The Atypical HUS Foundation

Seems that I'm busy mending things at this time of year - mittens and holes in pockets, to name a few items. When my fingers are flying with needle and thread, my thoughts are flying too...swirling around a variety of topics, it's then that my thoughts leap from one train of thought to another. Mending pockets to mending fences to ... things un-mendable.


During the holidays, people struggling with life challenges all too often heard a hollow ring in others' joy-filled messages of cheer. These are tough times for our nation, our economy, our friends or neighbors, and perhaps even ourselves. Sometimes the shadowy clouds of doubt, loss, fear or uncertainty obscures your vision of a bright future. Consider the parable of "The Broken Window" when you face discouragement.... and look beyond for the glimmers of light.

You gaze in dismay at the broken window shattered into countless pieces, now laying at your feet. As you exhale a deep breath, you consider several options - none of which are particularly palatable. Disappointment and anger wash over you along with a flood of other negative emotions. In a tumultuous sea of emotions, a black mood settles as you recognize the work, effort, and cost now necessary - all because of that broken window.


Quickly following is a flurry of "could of, should of, what if, if onlys" as you backtrack your actions (or inactions) trying to rationalize your situation. Really now - how productive is that? Does it repair the window or make the damage disappear, as if by magic? You realize that the sharp shards of shattered glass MUST be swept up, so as not to cause injury to yourself or others. But how to best accomplish that goal? You protect yourself by covering the soft, sensitive skin on your hands by wearing work gloves. Congratulating yourself quickly fades as you realize that your protective gloves render you clumsy enough to miss smaller shards that your eagle eyes can still recognize as a potential danger zone.


Sweep all the broken glass away, depositing it efficiently and quickly into the trash? Actually, doesn't that just move the sharp, penetrating pieces of glass into a different receptacle - waiting to pierce through the unsuspecting family or other folk who are unaware of the danger lurking just below the surface?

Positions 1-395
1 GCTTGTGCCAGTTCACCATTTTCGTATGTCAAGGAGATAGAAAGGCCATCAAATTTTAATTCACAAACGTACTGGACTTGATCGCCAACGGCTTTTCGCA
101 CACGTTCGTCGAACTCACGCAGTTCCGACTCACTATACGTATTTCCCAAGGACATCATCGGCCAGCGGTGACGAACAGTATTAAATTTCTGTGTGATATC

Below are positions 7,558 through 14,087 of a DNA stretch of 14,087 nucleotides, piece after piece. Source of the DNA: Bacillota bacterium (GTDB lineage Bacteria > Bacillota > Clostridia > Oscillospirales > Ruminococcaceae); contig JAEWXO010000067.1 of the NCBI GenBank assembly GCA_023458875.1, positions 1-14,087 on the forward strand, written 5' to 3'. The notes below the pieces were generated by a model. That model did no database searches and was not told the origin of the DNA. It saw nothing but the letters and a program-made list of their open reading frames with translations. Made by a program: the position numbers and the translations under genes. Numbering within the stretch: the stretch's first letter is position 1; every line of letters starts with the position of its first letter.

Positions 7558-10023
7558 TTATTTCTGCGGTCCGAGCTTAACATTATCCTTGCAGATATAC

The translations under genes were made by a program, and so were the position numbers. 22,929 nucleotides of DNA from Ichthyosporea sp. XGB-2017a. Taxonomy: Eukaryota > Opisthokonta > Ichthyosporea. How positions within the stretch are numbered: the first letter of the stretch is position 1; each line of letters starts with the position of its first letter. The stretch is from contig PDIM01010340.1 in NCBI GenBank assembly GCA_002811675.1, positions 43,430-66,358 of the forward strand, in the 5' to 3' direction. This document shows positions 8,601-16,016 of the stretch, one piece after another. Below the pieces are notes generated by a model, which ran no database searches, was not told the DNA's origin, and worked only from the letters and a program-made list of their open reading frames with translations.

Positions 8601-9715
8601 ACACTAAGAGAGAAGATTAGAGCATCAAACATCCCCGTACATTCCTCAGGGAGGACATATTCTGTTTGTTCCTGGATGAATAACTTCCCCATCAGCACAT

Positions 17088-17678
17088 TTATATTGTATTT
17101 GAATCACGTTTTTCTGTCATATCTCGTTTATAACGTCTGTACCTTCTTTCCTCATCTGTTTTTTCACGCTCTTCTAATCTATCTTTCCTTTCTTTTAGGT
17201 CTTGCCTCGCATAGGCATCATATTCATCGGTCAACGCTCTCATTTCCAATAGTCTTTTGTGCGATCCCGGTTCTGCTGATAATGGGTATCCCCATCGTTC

You hold the power and can decide how best to handle the damage. There's only so much physical and spiritual energy you can muster - so spark the flame of your creative problem-solving as you examine your options of dealing with a broken window.


The window IS broken, irreparable and undeniably ruined. Its damage has blocked your clarity of vision, your world view is permanently obscured to some degree. Why not choose to carefully pick up the shattered pieces strewn about and carefully arrange the larger pieces, thoughtfully crafting a stained glass style window?
You'll need to spend time and effort in planning and executing your design. Some pieces will be awkward, not fitting your planned vision and thus requiring additional effort to reshape them. If a piece doesn't fit in, it's not as it you can pound in a glass piece until it fits - you recognize that you'll get hurt in the process as applied force only makes the glass shatter into smaller pieces (making more work for you!). After much thought, time, and effort, you'll have your own individual expression of art glass window - a lovely mosaic made from the shattered ruin.


True, you can't see through the art glass window as clearly as the past clarity of the original window....and yes, tiny slivers of broken glass remain a hazard. The solid, intact window is no more - gone, never to return. Accept that no matter how carefully you try to dispose of those last penetrating glass splinters, a few might always remain a potential danger that could cause damage or pain to the unsuspecting who haphazardly dig about.
Perhaps this parable brings about thoughts of your own personal or professional 'broken window' - any sort of (real or perceived) loss or barrier to the successful, fulfilling life you've envisioned for yourself or your family. Surveying the ruins left after a window has broken, remember to take time to first gather resources and strength, acknowledging that you'll need all your talents find new avenues or solutions.


Craft a new vision, press onward and upward toward a new reality. It may not be the journey you had imagined, but the new destination may allow a keen appreciation for the unexpected scenic views. Create a beautiful pattern, let me know how you enjoy your new world view!

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Comment by Svetlana Finley on January 11, 2010 at 12:25pm
Awesome, thank you!!
Comment by Cheryl Biermann on January 10, 2010 at 11:53pm
Beautiful. You have just described life...

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